| Black Sunday


John Frankenheimer

USA, 1977


Review by Veronika Ferdman

Posted on 22 April 2012

Source Digital projection

Categories TCM Classic Film Festival 2012

“The trouble is, David, you’ve come to see both sides of the question,” says Moshevsky, an Israeli anti-terrorist agent, to his partner David. They’re both working to foil Black September’s (an Arab terrorist organization) plot of bringing massive carnage to the United States in a bid to get the government to stop supporting Israel. It’s hard to imagine that in post-9/11 America someone would have the guts to make a film like John Frankenheimer’s Black Sunday, a work in which both terrorists and those fighting against them are presented as having legitimate reasons for their actions. Frankenheimer presents both sides of an issue—not only engendering extreme sympathy for Bruce Dern’s psychologically unstable Vietnam War veteran who, in collusion with fellow Black September member Dahlia , is planning to wipe out an entire stadium full of people at the Super Bowl—but also critiquing American bottom-line values of the dollar: how no one would ever dream of canceling the Super Bowl even if it meant the potential death of tens of thousands.

Black Sunday deserves to be placed alongside William Wyler’s The Best Years of Our Lives in the pantheon of great films willing to truly examine what happens to veterans of war, about what occurs to people who come home and have to be re-inserted back into their “normal” lives while the internal wounds of their psyches hemorrhage. Dern engaged in some morally affronting activities (such as bombing a civilian hospital) while fighting in Vietnam and was then kept as a political prisoner there for years. In a speech that should have won him every acting award in the country, he reveals the pain of coming home and finding his wife with another man, and due to his mental instability having the right to see his children taken away. He speaks of the hatred he has for a United States populated by people who watch football and eat their hot dogs completely blind and cold to his pain, a country that could care less about him. This is not, strictly speaking, a war film or even a film about war/fare. But it is one of the best anti-war films to have come out of the 1970s.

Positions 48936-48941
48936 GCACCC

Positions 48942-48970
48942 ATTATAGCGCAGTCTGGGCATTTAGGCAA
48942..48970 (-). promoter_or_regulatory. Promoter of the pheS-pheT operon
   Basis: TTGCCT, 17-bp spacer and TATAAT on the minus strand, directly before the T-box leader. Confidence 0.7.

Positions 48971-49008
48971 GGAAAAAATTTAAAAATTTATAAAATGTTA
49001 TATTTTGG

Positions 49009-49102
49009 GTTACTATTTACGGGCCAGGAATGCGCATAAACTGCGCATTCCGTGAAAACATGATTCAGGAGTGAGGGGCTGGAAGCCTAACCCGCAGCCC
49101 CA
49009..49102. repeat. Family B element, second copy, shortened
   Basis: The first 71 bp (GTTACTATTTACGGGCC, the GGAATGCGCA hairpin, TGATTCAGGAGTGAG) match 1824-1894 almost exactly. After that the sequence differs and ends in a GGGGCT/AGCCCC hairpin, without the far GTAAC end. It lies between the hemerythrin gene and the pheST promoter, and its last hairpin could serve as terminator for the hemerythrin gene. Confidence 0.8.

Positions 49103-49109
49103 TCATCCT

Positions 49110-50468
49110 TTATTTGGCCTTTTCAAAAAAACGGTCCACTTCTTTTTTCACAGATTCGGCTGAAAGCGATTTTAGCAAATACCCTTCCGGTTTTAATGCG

And Frankenheimer is not one to leave behind images in favor of ideology. His 2:35:1 compositions are sometime nervy with jagged hand-held starts and fits, apropos of a morally unstable and disorienting world. And there’s a glittering, almost dreamy sequence shot on the harbor at night of Dern and Marthe Keller making a getaway after smuggling materials off a ship, the black water pulsating with neon light.

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